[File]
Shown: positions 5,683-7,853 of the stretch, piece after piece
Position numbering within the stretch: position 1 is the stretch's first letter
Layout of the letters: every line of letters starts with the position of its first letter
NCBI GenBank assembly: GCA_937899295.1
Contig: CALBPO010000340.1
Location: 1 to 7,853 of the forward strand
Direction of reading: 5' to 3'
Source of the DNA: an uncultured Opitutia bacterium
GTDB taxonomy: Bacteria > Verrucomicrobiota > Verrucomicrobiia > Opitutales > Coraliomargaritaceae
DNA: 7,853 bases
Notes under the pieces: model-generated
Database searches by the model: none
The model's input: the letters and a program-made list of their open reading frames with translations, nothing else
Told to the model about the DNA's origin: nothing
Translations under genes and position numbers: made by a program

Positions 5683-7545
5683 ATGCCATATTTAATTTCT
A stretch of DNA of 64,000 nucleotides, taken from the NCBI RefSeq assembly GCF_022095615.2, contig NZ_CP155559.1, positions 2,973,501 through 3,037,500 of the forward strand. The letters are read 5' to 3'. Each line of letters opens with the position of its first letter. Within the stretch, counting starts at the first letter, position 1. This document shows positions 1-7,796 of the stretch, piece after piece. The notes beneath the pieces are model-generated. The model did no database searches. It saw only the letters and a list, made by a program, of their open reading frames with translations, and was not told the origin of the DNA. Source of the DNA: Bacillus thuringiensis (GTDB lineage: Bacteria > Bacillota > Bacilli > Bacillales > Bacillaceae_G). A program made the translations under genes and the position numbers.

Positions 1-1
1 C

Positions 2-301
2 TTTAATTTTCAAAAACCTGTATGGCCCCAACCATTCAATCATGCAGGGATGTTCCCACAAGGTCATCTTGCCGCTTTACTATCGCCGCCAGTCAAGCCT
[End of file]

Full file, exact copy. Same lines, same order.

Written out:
Shown: positions 5,683-7,853 of the stretch, piece after piece
Position numbering within the stretch: position 1 is the stretch's first letter
Layout of the letters: every line of letters starts with the position of its first letter
NCBI GenBank assembly: GCA_937899295.1
Contig: CALBPO010000340.1
Location: 1 to 7,853 of the forward strand
Direction of reading: 5' to 3'
Source of the DNA: an uncultured Opitutia bacterium
GTDB taxonomy: Bacteria > Verrucomicrobiota > Verrucomicrobiia > Opitutales > Coraliomargaritaceae
DNA: 7,853 bases
Notes under the pieces: model-generated
Database searches by the model: none
The model's input: the letters and a program-made list of their open reading frames with translations, nothing else
Told to the model about the DNA's origin: nothing
Translations under genes and position numbers: made by a program

Positions 5683-7545
5683 ATGCCATATTTAATTTCT
A stretch of DNA of 64,000 nucleotides, taken from the NCBI RefSeq assembly GCF_022095615.2, contig NZ_CP155559.1, positions 2,973,501 through 3,037,500 of the forward strand. The letters are read 5' to 3'. Each line of letters opens with the position of its first letter. Within the stretch, counting starts at the first letter, position 1. This document shows positions 1-7,796 of the stretch, piece after piece. The notes beneath the pieces are model-generated. The model did no database searches. It saw only the letters and a list, made by a program, of their open reading frames with translations, and was not told the origin of the DNA. Source of the DNA: Bacillus thuringiensis (GTDB lineage: Bacteria > Bacillota > Bacilli > Bacillales > Bacillaceae_G). A program made the translations under genes and the position numbers.

Positions 1-1
1 C

Positions 2-301
2 TTTAATTTTCAAAAACCTGTATGGCCCCAACCATTCAATCATGCAGGGATGTTCCCACAAGGTCATCTTGCCGCTTTACTATCGCCGCCAGTCAAGCCT